People v Corey

Annotate this Case
People v Corey 2022 NY Slip Op 05646 Decided on October 7, 2022 Appellate Division, Fourth Department Published by New York State Law Reporting Bureau pursuant to Judiciary Law § 431. This opinion is uncorrected and subject to revision before publication in the Official Reports.

Decided on October 7, 2022 SUPREME COURT OF THE STATE OF NEW YORK Appellate Division, Fourth Judicial Department
PRESENT: WHALEN, P.J., CENTRA, PERADOTTO, LINDLEY, AND NEMOYER, JJ.
740 KA 21-01015

[*1]THE PEOPLE OF THE STATE OF NEW YORK, RESPONDENT,

v

SCOTT A. COREY, DEFENDANT-APPELLANT.



CRAIG M. CORDES, SYRACUSE, FOR DEFENDANT-APPELLANT.

BRITTANY GROME ANTONACCI, ACTING DISTRICT ATTORNEY, AUBURN (CHRISTOPHER T. VALDINA OF COUNSEL), FOR RESPONDENT.



Appeal from a judgment of the Cayuga County Court (Thomas G. Leone, J.), rendered June 24, 2021. The judgment convicted defendant upon his plea of guilty of criminal possession of a weapon in the second degree, criminal possession of a weapon in the third degree, criminal possession of a firearm, unlawful sale or possession of dangerous substances and criminally using drug paraphernalia in the second degree.

It is hereby ORDERED that the judgment so appealed from is unanimously reversed on the law, the plea is vacated, that part of defendant's omnibus motion seeking to suppress his statements is granted to the extent of suppressing his statements in the hospital other than "I'm beat up," and the matter is remitted to Cayuga County Court for further proceedings on the indictment.

Memorandum: On appeal from a judgment convicting him upon his plea of guilty of, inter alia, criminal possession of a weapon in the second degree (Penal Law § 265.03 [3]), defendant contends that County Court erred in refusing to suppress the statements he made to an officer while defendant was receiving treatment at a hospital. We agree in part.

It is well settled that "both the elements of police custody and police interrogation must be present before law enforcement officials constitutionally are obligated to provide the procedural safeguards imposed upon them by Miranda" (People v Spirles, 136 AD3d 1315, 1316 [4th Dept 2016], lv denied 27 NY3d 1007 [2016], cert denied — US &mdash, 137 S Ct 298 [2016] [internal quotation marks omitted]). Here, it is undisputed that defendant was in police custody at the time he made the statements and that no one read defendant his Miranda warnings prior to defendant making the statements.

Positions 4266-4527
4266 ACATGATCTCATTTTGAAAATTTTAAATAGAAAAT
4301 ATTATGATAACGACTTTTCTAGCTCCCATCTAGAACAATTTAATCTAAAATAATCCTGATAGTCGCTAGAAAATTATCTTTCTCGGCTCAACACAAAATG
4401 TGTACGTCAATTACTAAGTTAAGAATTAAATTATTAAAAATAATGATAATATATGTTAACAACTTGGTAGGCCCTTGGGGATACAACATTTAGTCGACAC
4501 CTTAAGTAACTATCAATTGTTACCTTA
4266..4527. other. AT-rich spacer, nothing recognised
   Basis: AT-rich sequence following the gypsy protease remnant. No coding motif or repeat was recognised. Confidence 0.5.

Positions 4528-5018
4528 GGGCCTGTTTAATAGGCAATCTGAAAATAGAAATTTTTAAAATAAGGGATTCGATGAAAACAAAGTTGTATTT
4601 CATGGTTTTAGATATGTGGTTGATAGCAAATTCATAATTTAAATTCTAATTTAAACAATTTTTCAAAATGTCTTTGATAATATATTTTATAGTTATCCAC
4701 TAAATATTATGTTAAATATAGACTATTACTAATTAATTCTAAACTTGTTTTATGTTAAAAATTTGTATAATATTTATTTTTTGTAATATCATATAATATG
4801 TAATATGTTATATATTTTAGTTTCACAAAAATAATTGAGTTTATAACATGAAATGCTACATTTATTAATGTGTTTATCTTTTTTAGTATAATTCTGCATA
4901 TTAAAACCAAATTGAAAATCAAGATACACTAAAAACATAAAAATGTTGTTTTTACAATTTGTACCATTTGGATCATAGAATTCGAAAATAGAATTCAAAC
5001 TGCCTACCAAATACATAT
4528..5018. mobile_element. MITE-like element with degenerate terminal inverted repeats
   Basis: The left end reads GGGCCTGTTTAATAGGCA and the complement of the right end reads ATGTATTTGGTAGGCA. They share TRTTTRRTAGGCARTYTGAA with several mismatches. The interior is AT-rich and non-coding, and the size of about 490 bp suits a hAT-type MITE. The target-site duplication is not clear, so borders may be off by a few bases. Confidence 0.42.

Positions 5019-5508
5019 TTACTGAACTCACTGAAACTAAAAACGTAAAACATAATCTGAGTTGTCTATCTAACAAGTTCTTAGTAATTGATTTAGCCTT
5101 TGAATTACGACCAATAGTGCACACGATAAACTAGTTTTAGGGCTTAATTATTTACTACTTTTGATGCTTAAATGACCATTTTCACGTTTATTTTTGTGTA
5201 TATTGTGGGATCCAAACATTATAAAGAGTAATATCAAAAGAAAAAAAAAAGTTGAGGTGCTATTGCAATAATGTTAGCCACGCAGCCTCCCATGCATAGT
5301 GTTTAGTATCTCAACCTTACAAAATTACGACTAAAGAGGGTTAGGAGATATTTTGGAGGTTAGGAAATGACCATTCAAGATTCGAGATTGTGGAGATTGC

The officer testified at the suppression hearing that defendant "called [the officer] over" to his bed and said "I'm beat up," after which the officer asked defendant "what happened." Defendant then explained the circumstances surrounding how he allegedly came into possession of a weapon he was not legally authorized to possess. We conclude that defendant's initial statement, "I'm beat up," was not subject to suppression because it was " 'spontaneous and not the result of inducement, provocation, encouragement or acquiescence' " (People v Rodriguez-Rivera, 203 AD3d 1624, 1626 [4th Dept 2022]). The court, however, erred in refusing to suppress the remainder of his statements, which were made in response to the officer's question that was intended to elicit a response, and thus those statements cannot be said to have been "genuine[ly] spontane[ous]," i.e., they were not

" 'spontaneous in the literal sense of that word as having been made without apparent external cause' " (People v Ibarrondo, 150 AD3d 1644, 1645 [4th Dept 2017]; see People v Paulman, 11 AD3d 878, 879 [4th Dept 2004], affd 5 NY3d 122 [2005]; People v Sylvester, 187 AD3d 798, 799-800 [2d Dept 2020], lv denied 36 NY3d 976 [2020]; People v Ackerman, 162 AD2d 793, 794 [3d Dept 1990]).

In the absence of any proof that defendant would have pleaded guilty even if the relevant statements were suppressed, we conclude that the plea must be vacated " '[i]nasmuch as the erroneous suppression ruling may have affected defendant's decision to plead guilty' " (People v Glanton, 72 AD3d 1536, 1538 [4th Dept 2010]).

Entered: October 7, 2022

Ann Dillon Flynn

Clerk of the Court